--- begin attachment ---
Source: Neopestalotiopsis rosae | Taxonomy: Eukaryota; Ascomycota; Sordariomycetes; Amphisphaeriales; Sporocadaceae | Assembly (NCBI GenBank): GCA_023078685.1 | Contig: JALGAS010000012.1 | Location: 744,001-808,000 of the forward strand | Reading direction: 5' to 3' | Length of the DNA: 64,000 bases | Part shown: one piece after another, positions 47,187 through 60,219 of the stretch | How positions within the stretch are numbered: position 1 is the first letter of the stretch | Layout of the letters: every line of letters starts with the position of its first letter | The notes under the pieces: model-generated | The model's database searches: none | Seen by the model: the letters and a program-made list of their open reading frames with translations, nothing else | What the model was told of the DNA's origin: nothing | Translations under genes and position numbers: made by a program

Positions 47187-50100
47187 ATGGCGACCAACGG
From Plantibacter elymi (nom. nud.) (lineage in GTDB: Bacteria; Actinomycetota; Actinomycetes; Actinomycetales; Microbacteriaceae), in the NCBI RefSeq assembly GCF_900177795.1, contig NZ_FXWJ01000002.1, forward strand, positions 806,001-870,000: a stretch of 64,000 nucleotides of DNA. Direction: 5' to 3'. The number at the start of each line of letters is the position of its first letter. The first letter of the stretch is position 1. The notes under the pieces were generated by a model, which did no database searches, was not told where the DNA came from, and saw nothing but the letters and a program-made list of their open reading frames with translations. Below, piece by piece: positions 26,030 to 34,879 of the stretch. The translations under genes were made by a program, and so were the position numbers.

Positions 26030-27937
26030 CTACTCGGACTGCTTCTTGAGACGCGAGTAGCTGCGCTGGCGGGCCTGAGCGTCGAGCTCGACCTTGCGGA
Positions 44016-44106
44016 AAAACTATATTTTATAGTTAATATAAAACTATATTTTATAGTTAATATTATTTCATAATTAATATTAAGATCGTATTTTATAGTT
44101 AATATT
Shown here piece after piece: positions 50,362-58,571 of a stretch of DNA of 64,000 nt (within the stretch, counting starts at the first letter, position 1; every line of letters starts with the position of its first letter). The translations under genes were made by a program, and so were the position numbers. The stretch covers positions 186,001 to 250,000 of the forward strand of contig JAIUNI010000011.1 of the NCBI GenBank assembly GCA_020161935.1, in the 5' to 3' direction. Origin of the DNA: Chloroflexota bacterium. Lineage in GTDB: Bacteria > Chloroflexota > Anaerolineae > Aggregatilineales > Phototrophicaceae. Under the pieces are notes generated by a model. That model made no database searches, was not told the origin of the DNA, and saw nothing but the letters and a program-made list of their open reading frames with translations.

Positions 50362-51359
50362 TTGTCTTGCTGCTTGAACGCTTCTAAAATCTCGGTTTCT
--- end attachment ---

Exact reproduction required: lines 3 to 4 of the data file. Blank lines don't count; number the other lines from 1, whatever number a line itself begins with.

47187 ATGGCGACCAACGG
From Plantibacter elymi (nom. nud.) (lineage in GTDB: Bacteria; Actinomycetota; Actinomycetes; Actinomycetales; Microbacteriaceae), in the NCBI RefSeq assembly GCF_900177795.1, contig NZ_FXWJ01000002.1, forward strand, positions 806,001-870,000: a stretch of 64,000 nucleotides of DNA. Direction: 5' to 3'. The number at the start of each line of letters is the position of its first letter. The first letter of the stretch is position 1. The notes under the pieces were generated by a model, which did no database searches, was not told where the DNA came from, and saw nothing but the letters and a program-made list of their open reading frames with translations. Below, piece by piece: positions 26,030 to 34,879 of the stretch. The translations under genes were made by a program, and so were the position numbers.